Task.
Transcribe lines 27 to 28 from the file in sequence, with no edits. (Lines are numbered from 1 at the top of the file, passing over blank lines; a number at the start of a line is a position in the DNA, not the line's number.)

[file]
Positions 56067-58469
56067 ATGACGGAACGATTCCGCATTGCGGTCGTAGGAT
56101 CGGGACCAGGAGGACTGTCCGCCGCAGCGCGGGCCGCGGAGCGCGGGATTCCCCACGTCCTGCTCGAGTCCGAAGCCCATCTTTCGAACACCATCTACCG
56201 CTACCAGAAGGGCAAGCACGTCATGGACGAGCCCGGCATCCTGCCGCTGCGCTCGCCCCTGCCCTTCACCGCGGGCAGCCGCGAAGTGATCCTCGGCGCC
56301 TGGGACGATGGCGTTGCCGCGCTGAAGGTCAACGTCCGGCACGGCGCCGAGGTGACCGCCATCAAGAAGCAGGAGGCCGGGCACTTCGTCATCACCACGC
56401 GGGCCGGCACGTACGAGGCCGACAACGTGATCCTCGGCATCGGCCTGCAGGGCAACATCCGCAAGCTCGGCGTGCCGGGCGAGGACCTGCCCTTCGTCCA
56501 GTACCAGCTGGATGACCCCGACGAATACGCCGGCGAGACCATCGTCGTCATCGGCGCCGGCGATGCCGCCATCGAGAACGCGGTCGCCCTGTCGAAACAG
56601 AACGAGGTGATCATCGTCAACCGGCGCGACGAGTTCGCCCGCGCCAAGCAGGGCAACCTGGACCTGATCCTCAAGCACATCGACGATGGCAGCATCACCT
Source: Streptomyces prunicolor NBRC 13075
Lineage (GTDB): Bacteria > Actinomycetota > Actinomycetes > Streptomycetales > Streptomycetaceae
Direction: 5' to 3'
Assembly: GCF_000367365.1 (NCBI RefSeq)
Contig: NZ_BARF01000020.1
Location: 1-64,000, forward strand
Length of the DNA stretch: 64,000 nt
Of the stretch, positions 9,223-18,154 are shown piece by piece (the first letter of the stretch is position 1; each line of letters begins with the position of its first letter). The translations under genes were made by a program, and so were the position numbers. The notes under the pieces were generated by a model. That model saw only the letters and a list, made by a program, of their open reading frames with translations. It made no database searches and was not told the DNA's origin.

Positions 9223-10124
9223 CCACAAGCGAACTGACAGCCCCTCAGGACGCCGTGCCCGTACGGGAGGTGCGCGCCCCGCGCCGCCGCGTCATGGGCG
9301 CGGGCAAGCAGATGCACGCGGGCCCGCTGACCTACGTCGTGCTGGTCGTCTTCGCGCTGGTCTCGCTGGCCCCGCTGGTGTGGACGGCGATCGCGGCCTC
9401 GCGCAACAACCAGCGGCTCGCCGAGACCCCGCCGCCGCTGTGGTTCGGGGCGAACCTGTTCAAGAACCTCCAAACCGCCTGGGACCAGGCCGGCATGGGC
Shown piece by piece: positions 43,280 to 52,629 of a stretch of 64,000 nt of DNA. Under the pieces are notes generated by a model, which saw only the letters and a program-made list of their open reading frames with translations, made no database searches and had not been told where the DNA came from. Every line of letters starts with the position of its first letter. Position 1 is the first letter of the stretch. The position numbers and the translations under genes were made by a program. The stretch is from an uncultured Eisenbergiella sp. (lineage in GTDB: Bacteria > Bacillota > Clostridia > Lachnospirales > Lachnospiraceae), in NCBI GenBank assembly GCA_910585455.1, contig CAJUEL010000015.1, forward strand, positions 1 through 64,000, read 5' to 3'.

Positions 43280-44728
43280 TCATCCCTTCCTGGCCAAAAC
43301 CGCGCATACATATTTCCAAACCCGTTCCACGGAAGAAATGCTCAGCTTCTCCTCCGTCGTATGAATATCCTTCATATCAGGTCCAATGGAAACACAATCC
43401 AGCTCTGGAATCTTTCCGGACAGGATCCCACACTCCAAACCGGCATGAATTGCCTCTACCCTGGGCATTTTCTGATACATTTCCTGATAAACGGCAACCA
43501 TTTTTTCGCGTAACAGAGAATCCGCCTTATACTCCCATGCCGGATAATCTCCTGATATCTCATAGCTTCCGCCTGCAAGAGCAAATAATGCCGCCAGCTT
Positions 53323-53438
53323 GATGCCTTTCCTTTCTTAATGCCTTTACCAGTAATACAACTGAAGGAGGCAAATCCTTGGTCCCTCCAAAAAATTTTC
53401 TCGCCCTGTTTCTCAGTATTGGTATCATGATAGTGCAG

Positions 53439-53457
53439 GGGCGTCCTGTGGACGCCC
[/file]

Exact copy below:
Positions 53323-53438
53323 GATGCCTTTCCTTTCTTAATGCCTTTACCAGTAATACAACTGAAGGAGGCAAATCCTTGGTCCCTCCAAAAAATTTTC